If you’ve found this article, you probably already know what the “original” SAT test is for.
But – do you need an overview and brief explanation of what the SAT 2 Subject Tests are, and why you’d ever need to take them?
In this post, I break down the basics of the SAT 2s, covering;
- What the SAT 2 Subject Tests are
- Who needs to take these tests
- How much SAT 2 testing will cost
- When the best times are to take the SAT Subject Tests and why
- How to register for the SAT 2s
Who needs to know about SAT 2 tests:
This article about SAT 2 Subject Tests are most relevant to the following types of student:
- Students applying to selective colleges, universities, and scholarships
- High-achieving students in high school
- Students and parents that don’t know anything about SAT 2 tests yet
- Students that want to add a minor boost to their college applications
- Students that want to emphasize a particular academic strength in a subject
What are SAT 2 Subject Tests?
The SAT 2 Subject Tests are shorter, 1-hour-long standardized tests that cover material from specific high school classes.
I highly recommend ordering the Official Guide to SAT 2s, a book which contains the content and practice for all SAT 2 Subject Tests in one book from the official testmakers.
The 20 available subject tests, broadly speaking, break down into Literature, History, Sciences, and Languages.
These tests are used in the college admissions process to provide more information about a student’s academic abilities.
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What’s the difference between the SAT and SAT 2 Subject Tests?
Well, there are several major differences:
- SAT 2 tests are much shorter than the SAT 1- about 1 hour vs. almost 4 hours
- SAT 2 tests are based much more on “content knowledge” instead of “reasoning” – which means less “tricks” on the SAT 2
- The SAT 2s are more similar to “normal tests” given in actual high school classes
- SAT or ACT scores are often mandatory for college applications; SAT 2 scores are frequently optional/extra
How much do the SAT 2 Subject Tests cost?
A student can take up to three subject tests in a single testing day. There is a flat rate of about $23 per test day, plus $12 per test (up to three).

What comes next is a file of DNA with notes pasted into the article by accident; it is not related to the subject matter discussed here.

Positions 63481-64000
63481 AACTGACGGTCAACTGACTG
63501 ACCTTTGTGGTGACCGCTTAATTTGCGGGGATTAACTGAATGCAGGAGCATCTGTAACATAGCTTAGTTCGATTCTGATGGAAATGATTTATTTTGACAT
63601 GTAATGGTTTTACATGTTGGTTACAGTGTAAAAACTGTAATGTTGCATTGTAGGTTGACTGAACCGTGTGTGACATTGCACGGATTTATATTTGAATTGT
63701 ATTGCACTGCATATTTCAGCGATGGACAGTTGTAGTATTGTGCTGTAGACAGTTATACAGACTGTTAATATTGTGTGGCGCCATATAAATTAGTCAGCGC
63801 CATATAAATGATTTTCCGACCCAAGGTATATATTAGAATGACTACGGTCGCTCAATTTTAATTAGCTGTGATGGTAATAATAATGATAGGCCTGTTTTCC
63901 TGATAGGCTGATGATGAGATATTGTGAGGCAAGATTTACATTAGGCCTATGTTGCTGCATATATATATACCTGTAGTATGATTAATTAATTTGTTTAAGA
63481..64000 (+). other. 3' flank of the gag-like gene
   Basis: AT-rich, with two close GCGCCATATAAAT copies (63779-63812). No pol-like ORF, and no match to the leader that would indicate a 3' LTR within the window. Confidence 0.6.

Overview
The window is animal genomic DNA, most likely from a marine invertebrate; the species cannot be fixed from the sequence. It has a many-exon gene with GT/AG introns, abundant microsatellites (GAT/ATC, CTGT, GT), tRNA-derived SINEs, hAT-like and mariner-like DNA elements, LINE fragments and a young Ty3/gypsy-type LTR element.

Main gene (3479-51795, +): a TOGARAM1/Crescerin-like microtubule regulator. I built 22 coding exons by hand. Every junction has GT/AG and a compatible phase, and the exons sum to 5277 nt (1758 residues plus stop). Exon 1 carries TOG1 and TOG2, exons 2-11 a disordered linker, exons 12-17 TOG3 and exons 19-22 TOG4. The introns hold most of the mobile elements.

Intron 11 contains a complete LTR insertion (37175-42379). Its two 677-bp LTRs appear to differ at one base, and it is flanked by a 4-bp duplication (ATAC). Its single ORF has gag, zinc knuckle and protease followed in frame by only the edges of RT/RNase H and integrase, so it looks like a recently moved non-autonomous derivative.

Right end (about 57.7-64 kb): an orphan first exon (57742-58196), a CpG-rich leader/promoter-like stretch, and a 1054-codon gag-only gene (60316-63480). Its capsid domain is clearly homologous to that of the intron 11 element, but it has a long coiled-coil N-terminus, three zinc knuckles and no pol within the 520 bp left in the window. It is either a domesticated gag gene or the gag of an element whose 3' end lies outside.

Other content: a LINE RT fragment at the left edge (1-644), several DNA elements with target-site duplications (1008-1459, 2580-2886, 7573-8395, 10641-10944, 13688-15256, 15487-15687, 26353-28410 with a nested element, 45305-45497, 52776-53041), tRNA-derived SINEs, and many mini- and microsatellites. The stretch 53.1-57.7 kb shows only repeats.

Language tests with listening sections are significantly more expensive.
What colleges have SAT 2 Subject Test requirements?
It is common for two different subject scores to be requested in order to demonstrate well-roundedness in a student’s academic studies.
Often, either the Math 1 or Math 2 test is expected to be one of the two tests taken.
Specific college requirements can change year-to-year and you must check them each individually on a case-by-case basis.
However, here is a good starting list of colleges that require SAT 2 Subject Tests.
When should I take my SAT 2 Subject Tests?
Here’s an important suggestion that can make your SAT 2 experience vastly easier:
Try to take your SAT Subject Tests in June of your Junior year.
This is when your “content knowledge” (i.e. your memory of what you learned in school) will be the absolute highest and you can use the Official SAT Subject Tests Guide to study and practice the content as well.
If you wait until senior year to take the subject tests, you’ll not only be more stressed (because you have less time before your deadlines)…
Waiting till senior year also means you’ll probably forget a huge amount of material over the summer.
Am I too late to take my SAT Subject Tests?
If you’re too late to register for June test dates, or you’re already a senior and just realized you need SAT subject tests, my suggestion is to call each college with a deadline that you’re concerned about and explain your situation.
Most small to medium sized colleges will bend over backwards to help a qualified and respectful applicant.
One option they may offer is for you to send your application with the understanding that SAT 2 Subject Test scores will follow as soon as they are taken and graded.
You might end up taking the SAT 2s in October, November, or even December, but despite these late test dates, some colleges won’t refuse your application.
The best thing to do is get in touch ASAP with the admissions departments of each college by phone or by e-mail.
Be sure to order The Official Study Guide for All SAT Subject Tests!
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